Ebola Virus Disease
The disease is found in gorillas, chimpanzees, duikers (small antelope), and domestic pigs. How it was transferred into humans is unknown. Scientists think a species of fruit bats transmitted the disease directly into humans. Ebola is a virus.
How the virus is spread form person to person is blood to blood contact. Blood to blood contact also means that blood to body fluids. Such as urine, feces, vomit, semen, saliva, breast milk, or body sweat of the infected.
The symptoms begin with a worsening headache, fever, weakness, muscle and joint pain. From 2-3 days there will be chest pain, vomiting, diarrhea, weight loss. Massive bleeding from the nose, eyes, open soars on the lips. Bleeding from the eyes will cause blindness. Blood may appear in vomit and diarrhea. From 5-6 days, only in fatal cases, you may die.
There is no known cure.
- take care for the immune system
- keep hydrated
- keep your blood pressure level
- treatment of other infections may take place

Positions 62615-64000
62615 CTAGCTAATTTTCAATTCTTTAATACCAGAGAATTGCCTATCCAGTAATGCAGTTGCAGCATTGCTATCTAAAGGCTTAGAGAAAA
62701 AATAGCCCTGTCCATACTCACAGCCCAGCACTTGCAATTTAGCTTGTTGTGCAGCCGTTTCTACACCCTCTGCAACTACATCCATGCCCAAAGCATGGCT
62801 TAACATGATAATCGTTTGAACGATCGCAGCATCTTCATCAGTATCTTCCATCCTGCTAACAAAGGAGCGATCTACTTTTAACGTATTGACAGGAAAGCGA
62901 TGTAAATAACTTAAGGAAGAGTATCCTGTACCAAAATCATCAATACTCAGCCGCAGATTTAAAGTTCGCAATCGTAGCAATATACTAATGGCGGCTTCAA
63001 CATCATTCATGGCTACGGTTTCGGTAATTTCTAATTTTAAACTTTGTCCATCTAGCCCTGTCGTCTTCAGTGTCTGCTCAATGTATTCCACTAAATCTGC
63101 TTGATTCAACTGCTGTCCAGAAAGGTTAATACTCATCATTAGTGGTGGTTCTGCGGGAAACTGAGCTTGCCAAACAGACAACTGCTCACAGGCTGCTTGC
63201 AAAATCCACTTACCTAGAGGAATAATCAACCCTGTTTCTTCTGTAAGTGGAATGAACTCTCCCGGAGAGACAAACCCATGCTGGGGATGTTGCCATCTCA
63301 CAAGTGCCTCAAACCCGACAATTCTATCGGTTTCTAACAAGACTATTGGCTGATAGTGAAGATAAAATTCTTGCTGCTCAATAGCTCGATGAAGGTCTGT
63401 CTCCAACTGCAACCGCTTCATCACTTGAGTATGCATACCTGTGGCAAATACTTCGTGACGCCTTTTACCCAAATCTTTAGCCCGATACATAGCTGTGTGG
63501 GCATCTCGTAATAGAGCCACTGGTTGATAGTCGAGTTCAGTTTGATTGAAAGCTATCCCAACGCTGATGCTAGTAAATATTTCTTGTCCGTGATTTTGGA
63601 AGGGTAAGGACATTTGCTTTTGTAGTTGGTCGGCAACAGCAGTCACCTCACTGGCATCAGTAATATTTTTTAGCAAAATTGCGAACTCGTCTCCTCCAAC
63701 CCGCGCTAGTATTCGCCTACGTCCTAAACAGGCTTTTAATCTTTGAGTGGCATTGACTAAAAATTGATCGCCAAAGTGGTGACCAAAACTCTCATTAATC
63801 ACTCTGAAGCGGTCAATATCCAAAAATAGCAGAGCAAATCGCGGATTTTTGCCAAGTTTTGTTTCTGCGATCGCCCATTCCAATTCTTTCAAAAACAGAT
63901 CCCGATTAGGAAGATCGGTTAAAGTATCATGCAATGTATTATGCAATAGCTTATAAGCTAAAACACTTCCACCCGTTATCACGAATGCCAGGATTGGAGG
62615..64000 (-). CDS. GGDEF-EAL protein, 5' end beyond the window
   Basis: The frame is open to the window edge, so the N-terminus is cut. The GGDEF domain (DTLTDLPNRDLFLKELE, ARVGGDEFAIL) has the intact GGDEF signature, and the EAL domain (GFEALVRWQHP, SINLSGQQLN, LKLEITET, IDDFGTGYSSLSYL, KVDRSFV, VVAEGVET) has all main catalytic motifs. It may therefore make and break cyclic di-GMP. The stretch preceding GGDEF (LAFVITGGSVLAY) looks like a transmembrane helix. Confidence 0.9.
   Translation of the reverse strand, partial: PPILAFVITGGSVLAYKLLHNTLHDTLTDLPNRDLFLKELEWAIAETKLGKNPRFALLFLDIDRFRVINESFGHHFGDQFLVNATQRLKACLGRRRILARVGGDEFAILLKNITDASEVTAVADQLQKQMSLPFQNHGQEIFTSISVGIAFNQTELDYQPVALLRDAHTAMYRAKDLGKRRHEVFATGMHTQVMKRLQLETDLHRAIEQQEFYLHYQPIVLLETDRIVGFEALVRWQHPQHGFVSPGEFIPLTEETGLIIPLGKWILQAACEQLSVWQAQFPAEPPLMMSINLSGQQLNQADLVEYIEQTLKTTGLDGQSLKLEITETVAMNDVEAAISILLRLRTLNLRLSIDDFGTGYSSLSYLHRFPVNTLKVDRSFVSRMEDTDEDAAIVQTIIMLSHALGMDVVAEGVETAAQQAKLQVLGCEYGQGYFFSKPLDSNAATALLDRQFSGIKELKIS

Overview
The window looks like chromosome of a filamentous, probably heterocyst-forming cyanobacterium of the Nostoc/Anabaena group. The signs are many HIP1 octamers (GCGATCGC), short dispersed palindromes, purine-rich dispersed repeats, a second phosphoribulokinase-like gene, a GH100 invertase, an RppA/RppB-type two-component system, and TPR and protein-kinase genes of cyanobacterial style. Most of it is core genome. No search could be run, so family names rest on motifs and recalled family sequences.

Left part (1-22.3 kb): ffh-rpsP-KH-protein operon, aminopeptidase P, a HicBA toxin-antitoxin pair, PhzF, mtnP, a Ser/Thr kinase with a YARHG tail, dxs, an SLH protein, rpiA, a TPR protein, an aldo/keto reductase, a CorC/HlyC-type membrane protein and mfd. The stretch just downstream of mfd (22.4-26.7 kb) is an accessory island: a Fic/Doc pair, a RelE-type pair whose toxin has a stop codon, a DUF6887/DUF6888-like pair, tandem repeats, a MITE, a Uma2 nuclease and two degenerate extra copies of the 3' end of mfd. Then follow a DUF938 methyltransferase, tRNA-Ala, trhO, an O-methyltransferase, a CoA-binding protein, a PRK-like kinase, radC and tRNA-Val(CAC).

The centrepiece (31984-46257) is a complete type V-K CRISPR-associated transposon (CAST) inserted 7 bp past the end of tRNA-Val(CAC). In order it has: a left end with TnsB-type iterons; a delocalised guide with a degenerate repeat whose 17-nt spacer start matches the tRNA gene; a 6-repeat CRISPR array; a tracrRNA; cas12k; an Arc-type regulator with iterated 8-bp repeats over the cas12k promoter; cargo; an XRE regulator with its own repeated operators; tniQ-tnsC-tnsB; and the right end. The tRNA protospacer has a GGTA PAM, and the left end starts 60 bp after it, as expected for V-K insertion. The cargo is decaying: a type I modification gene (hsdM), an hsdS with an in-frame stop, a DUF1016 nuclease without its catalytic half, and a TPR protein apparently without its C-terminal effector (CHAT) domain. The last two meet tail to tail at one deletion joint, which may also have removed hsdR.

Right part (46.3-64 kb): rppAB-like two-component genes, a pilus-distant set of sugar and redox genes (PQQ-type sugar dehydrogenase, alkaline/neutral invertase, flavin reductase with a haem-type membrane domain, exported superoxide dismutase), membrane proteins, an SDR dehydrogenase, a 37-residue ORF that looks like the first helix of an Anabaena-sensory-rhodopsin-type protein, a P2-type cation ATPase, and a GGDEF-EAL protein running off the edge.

- avoid places with outbreaks
- isolate people with the virus
- wear protective clothing
- wash your hands a lot
- avoid blood and body fluids
The people who are more likely to get ebola are people who live in Africa and people who travel to Africa. Anyone can really get ebola. It is most likely to to occur in West Africa. the survival rate is 92.1%. It could occur at any time.
The death rate is 7.9%. the treatment affects the prognosis because keeping yourself as healthy as possible, will help you to survive.
There is a new outbreak in West Africa, started on January 15th, 2016.
- Bunch, Bryan H., and Jenny E. Tesar, eds. "Ebola." Diseases. Danbury, CT: Grolier, 2006. 64-65. Print.
- "Ebola." Britannica School. Encyclopædia Britannica, Inc., 2016. Web. 28 Jan. 2016.
"Ebola." Margaret Alic, PhD. The Gale Encyclopedia of Medicine. Ed. Jacqueline L. Longe. 5th ed. Detroit: Gale, 2015. 9 vols.
"New Ebola Case Emerges In Sierra Leone." Arabia 2000 (2016):Newspaper Source. Web. 5 Feb. 2016